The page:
Russian energy producer Rosneft may have to delay development of its liquefied natural gas (LNG) plant on the Pacific island of Sakhalin for at least two years, sources said, after prices fell and financing all but dried up due to Western sanctions.
The delay is the latest blow to Rosneft, which has also been forced to suspend drilling at an oil project in the Arctic after sanctions imposed on Russia by the West over the Ukraine crisis halted cooperation with ExxonMobil.
Rosneft, which has spearheaded President Vladimir Putin's drive to increase oil and gas output and secure Russia's energy dominance, signed an agreement with Exxon in 2013 that aimed at starting production of 5 million tons per year of LNG from 2018 at Sakhalin.
Russia is the world's largest exporter of natural gas but mostly exports it by pipeline to customers in Europe. Once liquefied, natural gas can be transported by ship to customers in Asia, helping fulfill the Kremlin's goal of finding new markets.
Two sources with direct knowledge of the project said the 2018 target was no longer realistic.
A source at Rosneft, who declined to be named because he was not authorized to speak to the media, said the plant would most probably "be postponed for three to five years because of lack of funds and low fuel prices."
A second source said it could be delayed for two years.
"This is not a surprise," the source said. "The year 2018 had never been seen as the final deadline. All the stuff that's happening — a decline in LNG prices, a slump in demand, the economic crisis — only confirms that."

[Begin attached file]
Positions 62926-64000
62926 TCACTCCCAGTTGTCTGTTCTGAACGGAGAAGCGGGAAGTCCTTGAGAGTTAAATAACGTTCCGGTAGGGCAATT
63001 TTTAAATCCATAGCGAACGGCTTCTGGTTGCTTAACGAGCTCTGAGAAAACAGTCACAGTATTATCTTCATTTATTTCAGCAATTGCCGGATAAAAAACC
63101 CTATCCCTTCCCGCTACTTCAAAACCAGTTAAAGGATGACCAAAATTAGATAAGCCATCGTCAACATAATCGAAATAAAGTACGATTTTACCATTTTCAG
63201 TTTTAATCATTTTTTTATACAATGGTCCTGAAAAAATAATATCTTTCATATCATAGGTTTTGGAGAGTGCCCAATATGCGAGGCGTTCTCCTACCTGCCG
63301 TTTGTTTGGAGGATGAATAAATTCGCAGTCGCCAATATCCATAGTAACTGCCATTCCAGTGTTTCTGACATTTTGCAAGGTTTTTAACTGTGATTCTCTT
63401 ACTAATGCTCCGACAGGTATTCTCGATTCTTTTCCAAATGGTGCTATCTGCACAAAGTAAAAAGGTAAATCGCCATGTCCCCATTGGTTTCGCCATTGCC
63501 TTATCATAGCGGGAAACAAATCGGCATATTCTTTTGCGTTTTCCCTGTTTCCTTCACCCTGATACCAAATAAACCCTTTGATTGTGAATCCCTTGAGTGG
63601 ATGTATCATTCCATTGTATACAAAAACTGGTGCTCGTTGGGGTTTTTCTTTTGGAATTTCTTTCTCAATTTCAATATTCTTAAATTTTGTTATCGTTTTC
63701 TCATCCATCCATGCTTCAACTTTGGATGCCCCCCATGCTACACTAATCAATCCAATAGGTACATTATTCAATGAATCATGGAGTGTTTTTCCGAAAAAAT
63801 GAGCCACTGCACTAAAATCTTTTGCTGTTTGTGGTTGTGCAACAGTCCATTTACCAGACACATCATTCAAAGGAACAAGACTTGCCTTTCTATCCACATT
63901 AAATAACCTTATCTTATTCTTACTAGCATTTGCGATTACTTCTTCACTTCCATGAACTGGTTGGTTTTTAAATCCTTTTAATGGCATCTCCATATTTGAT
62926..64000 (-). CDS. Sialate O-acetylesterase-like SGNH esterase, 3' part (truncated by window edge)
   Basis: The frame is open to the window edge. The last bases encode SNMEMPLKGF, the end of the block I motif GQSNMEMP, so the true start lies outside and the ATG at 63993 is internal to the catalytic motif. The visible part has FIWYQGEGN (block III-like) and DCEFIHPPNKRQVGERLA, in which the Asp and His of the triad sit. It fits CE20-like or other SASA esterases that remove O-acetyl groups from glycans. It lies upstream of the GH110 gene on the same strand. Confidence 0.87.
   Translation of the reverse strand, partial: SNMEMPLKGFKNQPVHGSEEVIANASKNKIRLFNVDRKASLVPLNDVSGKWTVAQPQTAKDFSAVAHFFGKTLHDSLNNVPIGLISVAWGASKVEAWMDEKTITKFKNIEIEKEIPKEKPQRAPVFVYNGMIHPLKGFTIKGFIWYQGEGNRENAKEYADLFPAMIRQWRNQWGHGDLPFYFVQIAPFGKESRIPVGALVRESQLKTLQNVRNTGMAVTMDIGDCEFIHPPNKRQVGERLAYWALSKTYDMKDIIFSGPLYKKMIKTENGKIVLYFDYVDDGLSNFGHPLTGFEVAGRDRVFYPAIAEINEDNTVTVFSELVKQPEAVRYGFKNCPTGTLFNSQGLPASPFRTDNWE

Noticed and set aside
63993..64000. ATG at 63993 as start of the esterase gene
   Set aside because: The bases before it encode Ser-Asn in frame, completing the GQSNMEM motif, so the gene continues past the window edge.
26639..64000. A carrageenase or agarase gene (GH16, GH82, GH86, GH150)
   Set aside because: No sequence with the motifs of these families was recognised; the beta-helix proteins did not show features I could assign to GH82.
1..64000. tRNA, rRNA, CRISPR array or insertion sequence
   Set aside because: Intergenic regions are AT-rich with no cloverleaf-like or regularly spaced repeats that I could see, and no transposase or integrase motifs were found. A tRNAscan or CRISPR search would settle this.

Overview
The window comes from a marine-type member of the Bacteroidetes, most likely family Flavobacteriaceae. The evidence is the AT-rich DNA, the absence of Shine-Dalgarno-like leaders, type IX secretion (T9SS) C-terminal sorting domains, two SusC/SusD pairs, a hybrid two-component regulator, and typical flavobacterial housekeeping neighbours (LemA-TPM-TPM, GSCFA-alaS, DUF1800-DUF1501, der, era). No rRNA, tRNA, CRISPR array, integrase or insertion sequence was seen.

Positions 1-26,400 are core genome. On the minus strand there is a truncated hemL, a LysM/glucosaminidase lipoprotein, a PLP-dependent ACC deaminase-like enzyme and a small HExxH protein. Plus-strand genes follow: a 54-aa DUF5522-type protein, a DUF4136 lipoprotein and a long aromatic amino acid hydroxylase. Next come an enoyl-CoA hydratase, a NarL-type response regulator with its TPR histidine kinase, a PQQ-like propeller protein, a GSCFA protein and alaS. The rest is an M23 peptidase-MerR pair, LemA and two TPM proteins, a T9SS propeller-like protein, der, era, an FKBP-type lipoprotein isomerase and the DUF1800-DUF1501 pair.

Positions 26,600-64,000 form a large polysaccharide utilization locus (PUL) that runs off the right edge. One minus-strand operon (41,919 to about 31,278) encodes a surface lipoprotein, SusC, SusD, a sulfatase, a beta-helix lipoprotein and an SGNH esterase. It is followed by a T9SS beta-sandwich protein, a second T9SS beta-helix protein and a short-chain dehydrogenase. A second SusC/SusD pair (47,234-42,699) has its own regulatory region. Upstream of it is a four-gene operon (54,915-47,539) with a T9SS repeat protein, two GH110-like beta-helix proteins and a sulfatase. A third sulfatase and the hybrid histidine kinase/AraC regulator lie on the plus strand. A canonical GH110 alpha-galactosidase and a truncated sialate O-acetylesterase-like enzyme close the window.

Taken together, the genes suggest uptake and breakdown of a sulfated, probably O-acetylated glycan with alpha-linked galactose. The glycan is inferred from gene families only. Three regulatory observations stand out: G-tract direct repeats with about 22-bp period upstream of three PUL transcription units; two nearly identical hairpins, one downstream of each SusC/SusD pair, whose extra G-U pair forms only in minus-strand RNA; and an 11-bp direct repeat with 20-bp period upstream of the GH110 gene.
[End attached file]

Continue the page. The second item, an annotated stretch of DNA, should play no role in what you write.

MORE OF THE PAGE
A Rosneft company spokesman said there had been no change to the project's timeline: "Rosneft has not revised the terms for the implementation of the far east LNG project."
Exxon's Moscow office declined to comment. A spokesman at Exxon's headquarters in Texas also declined to comment.
In May 2014, Rosneft and Exxon signed a deal to continue work on the LNG plant, which will be partly fed from gas produced at Sakhalin-1, an oil and gas project in which Exxon is a major investor.
State-controlled Rosneft has struggled financially under sanctions imposed a year ago over the Ukraine conflict, which have all but cut it off from financing from U.S. and European capital markets. Sanctions rules have also limited Western cooperation in exploring Russia's Arctic, deep-water and hard-to-recover oil deposits.
Run by Putin ally Igor Sechin, the energy producer has run up record debts of 2.47 trillion rubles ($44 billion), much of it to buy out the stake of Britain's BP in a joint venture in 2013.
It has since asked the state to give it around 1.3 trillion rubles from the country's rainy-day National Wealth Fund to help finance various projects. The firm needs to cover about $16 billion in payments to Western banks this year.
With fewer funds available after budget revenues were hit by falling oil prices, the government has yet to say how much it can offer Rosneft as it weighs the needs of several state companies that have few sources of financing.
Demand for LNG in Asia surged between 2010 and 2014, but since then prices have fallen. Spot prices are now trading at about $7.5 per million British thermal units from about $15 per mmBtu last year.
Valery Nesterov, an analyst with Sberbank CIB, said he thought the project could start no sooner than 2020.
"The project can be put into effect with substantial support from the state, which is suffering from a lack of funds," he said. "I think the project's implementation has been moved to the beginning of the 2020s."